So, to the starters. I went for their signature dish, the eponymous Flitch of Bacon, while my wife chose the quail.

When a dish carries the name of the establishment, it better be good – and indeed it was! The bacon is glazed in maple and served with a sauteed Orkney scallop, cauliflower three ways and compressed apple.

Honestly, I couldn’t fault it - the bacon was delicious, the scallop was perfectly cooked and HUGE, while the cauliflower was a beautiful accompaniment, served creamed, charred and thinly sliced. One of the most underrated of all vegetables, I’d argue.

The little coils of apple added just the right amount of tang, while there was also some wonderful texture courtesy of what appeared to be pork-scratching-style puffs. Classic flavour combinations, blended with aplomb. It was wonderful.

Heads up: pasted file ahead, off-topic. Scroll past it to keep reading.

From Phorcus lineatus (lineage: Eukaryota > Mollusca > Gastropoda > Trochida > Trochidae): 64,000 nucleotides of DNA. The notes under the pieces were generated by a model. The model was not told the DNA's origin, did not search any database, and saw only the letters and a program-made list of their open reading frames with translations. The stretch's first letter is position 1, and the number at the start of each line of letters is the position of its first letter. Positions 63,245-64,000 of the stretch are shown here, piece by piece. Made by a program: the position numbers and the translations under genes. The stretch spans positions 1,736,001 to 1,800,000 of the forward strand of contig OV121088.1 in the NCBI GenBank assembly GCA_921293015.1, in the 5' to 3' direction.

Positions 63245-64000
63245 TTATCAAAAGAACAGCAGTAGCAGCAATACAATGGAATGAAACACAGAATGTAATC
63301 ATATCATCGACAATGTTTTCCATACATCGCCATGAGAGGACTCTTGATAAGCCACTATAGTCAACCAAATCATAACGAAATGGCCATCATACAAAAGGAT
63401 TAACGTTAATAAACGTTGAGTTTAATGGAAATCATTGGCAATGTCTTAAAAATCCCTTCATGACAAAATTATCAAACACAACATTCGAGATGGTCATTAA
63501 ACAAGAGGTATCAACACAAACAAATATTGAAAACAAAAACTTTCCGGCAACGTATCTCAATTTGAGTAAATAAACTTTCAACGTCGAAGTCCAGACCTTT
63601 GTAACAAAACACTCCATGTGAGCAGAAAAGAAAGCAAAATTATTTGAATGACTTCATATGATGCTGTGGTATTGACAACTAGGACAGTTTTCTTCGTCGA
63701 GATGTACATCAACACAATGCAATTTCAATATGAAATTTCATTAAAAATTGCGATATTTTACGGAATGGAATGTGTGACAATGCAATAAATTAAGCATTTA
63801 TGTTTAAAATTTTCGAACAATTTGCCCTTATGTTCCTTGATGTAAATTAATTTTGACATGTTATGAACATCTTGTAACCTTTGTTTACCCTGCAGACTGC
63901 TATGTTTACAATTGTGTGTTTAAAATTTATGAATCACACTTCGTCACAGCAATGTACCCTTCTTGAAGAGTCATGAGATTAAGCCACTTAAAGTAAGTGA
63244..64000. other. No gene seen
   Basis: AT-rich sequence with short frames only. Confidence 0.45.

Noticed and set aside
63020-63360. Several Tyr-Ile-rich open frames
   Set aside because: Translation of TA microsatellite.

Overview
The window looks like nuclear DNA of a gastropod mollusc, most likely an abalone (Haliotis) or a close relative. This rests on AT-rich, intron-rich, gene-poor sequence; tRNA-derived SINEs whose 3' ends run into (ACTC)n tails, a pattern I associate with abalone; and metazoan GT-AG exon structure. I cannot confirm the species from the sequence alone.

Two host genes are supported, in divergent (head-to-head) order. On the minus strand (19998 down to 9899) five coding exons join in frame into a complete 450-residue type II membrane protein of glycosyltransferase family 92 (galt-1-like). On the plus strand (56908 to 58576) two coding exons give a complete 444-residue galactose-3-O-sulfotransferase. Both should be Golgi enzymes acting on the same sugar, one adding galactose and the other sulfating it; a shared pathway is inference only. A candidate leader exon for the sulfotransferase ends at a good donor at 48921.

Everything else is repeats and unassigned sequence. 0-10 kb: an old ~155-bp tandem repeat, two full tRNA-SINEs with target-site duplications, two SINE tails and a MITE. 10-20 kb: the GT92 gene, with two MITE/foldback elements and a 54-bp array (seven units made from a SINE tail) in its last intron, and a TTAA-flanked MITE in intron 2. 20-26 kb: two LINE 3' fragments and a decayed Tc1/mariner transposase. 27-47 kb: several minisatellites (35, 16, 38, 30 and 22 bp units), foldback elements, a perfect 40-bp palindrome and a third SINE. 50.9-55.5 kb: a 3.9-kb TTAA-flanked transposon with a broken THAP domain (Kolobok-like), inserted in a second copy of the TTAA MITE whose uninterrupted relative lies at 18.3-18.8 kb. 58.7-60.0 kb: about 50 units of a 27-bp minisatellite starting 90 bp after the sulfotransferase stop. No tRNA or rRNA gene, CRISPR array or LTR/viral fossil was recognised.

My wife’s dish boasted roasted breast and leg of quail with a breadcrumbed quail’s egg, smoked sausage, savoy cabbage served two ways and a verjus reduction.

The quail was perfectly cooked with soft tender flesh and crispy skin, which was complimented superbly by the smokiness of the sausage. The only slight negative was that the egg yolk wasn’t quite as runny as desired. Still, a fine plate of food, exceptionally presented – there may have even have been some secretive gnawing of the tiny quail bones when no-one was watching! You can’t take us anywhere.

Liz's starter - the quail. Picture: MARK HEATHLiz's starter - the quail. Picture: MARK HEATH

Onto mains and, if we were impressed by the starters, that certainly continued into our next dishes.